Don Roose at Iowa-based broker US Commodities, has his doubts, even while sympathetic to the idea of an above-consensus stocks number.

"You can make an argument to take feed use down 150m bushels, but the USDA are unlikely to make that adjustment in this report," Mr Roose told Agrimoney.com.

"They usually like to make adjustments a little bit of time," to allow for updates, and indeed reduced the potential for u-turns which the USDA has a record of, to the main part, avoiding.

'Has become more aggressive'

Even Terry Reilly, at Chicago-based broker Futures International, while noting that the "USDA has become more aggressive these days" in its revisions, doubted that the department would have the appetite – in one swoop - for the large cuts to estimates for feed use and exports which he believes are warranted.

Expected Wasde estimates for world crop stocks, end 2014-15 and (existing figure)

Corn: 186.91m tonnes, (185.28m tonnes)

Range of estimates: 184.7m-191m tonnes

Soybeans: 89.53m tonnes, (89.53m tonnes)

Range of estimates: 88.0m-91.15m tonnes

Wheat: 197.51m tonnes, (197.71m tonnes)

Range of estimates: 195.4m-199m tonnes

Sources: USDA, ThomsonReuters

(In fact, the USDA raised its forecast for corn exports in last month's Wasde too, to 1.80bn bushels.)

Corn vs DDGs

Conversely, Jerry Gidel, senior feed grains analyst at broker Rice Dairy, had some sympathy for the USDA upgrade to its corn feed forecast, even while himself forecasting an above consensus stocks number on Thursday, of 1.88bn bushels.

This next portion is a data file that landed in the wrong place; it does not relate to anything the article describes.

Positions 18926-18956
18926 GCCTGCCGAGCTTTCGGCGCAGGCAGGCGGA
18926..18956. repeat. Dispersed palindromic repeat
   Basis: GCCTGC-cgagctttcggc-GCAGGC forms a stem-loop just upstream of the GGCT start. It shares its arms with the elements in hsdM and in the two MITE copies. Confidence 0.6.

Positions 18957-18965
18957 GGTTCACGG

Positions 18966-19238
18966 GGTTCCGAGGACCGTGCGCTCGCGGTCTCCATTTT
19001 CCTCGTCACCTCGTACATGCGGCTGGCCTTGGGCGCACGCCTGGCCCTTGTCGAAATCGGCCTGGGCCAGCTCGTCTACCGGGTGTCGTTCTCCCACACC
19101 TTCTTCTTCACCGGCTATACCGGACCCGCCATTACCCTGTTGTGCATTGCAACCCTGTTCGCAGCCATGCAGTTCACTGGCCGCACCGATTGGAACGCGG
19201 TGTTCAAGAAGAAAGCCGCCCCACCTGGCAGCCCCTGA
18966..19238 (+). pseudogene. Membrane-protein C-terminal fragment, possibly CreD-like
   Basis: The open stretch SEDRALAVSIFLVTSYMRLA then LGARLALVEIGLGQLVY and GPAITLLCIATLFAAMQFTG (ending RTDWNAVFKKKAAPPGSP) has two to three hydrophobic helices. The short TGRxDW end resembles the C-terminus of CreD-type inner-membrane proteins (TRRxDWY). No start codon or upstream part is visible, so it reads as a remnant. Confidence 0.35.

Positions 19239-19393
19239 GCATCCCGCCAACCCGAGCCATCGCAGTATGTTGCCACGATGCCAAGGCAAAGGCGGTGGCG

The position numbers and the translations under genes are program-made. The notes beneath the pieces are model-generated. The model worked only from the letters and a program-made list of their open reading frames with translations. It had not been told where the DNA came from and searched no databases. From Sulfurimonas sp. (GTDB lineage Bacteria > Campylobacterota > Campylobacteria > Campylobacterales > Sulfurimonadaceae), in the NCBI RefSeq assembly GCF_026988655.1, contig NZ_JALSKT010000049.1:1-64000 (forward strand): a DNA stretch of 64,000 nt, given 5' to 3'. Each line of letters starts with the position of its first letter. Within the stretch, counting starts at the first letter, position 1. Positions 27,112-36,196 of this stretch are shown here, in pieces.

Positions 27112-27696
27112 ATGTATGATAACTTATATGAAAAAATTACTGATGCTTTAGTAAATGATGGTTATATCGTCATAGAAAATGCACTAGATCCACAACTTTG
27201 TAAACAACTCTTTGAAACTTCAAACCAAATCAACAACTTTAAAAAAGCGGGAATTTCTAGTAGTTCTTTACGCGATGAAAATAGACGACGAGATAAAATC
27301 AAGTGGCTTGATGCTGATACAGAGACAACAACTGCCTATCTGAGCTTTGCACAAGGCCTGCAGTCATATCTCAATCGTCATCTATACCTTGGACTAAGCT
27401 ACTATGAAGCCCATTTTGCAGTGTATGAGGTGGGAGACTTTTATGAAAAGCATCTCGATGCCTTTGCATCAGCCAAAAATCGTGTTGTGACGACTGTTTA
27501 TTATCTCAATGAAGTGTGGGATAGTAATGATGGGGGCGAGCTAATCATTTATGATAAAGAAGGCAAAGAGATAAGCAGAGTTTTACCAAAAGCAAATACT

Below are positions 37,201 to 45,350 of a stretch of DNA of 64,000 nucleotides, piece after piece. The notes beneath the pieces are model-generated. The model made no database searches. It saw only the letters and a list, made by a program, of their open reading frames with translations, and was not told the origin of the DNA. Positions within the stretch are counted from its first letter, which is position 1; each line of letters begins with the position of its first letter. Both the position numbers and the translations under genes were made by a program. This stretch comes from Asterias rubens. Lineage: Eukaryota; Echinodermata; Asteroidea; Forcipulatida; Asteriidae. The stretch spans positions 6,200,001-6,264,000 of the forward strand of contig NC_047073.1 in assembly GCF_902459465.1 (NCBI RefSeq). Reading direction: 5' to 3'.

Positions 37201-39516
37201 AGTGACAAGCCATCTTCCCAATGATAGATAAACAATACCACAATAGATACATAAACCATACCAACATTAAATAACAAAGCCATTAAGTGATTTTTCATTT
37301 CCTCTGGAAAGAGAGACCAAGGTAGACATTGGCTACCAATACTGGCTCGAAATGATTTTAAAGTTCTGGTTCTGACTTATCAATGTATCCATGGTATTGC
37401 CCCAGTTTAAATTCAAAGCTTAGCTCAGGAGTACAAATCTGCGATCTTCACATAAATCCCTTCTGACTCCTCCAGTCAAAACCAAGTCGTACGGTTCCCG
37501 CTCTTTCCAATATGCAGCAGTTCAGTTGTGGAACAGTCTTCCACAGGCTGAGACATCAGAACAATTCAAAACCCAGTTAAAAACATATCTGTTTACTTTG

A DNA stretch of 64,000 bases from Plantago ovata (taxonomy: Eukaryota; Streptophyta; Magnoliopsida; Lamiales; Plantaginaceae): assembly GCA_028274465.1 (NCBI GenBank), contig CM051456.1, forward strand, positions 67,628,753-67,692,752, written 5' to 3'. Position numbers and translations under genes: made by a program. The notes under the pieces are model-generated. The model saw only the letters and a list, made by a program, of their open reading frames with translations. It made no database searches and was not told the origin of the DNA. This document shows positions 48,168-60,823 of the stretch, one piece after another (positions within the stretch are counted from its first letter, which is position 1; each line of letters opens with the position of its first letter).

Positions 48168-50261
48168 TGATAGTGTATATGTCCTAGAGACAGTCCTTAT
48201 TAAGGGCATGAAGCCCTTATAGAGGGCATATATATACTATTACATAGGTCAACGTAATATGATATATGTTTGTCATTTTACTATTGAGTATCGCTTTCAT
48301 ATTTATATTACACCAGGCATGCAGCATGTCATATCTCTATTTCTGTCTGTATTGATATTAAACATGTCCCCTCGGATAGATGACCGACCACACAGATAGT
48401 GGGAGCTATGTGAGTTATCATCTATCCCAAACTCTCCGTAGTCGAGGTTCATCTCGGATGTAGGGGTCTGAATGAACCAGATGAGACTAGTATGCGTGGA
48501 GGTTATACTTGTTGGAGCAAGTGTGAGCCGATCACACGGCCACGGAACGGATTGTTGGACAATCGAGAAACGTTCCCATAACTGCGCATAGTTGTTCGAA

"They were in a situation in March where they reduced the estimate for use of corn in ethanol, because of a higher conversion rate of corn into the biofuel," he said.

"That implied lower production of distillers' grains," or DDGs, a feed ingredient manufactured as a byproduct of ethanol output.

"The USDA simply accounted for the loss of DDGs by writing it back in the form of corn feeding instead."

Timing affect?

Besides, it is not so simple to believe that, because reported stocks were higher as of March 1 than expected, that this means that feed use is necessarily down by the difference.

Expected Wasde estimates for Argentine harvests, 2014-15 and (existing figure)

Corn production: 23.90m tonnes, (23.50m tonnes)

Range of estimates: 22.0m-29.3m tonnes

Soybean production: 57.23m tonnes, (56.0m tonnes)

Range of estimates: 55.5m-60.2m tonnes

Sources: USDA, ThomsonReuters

And Mr Gidel said that pricing expectations can have a big impact too, with ideas of higher prices ahead encouraging users to snaffle up supplies ahead, "pulling stocks away from the elevators, where [the USDA] can't get at them".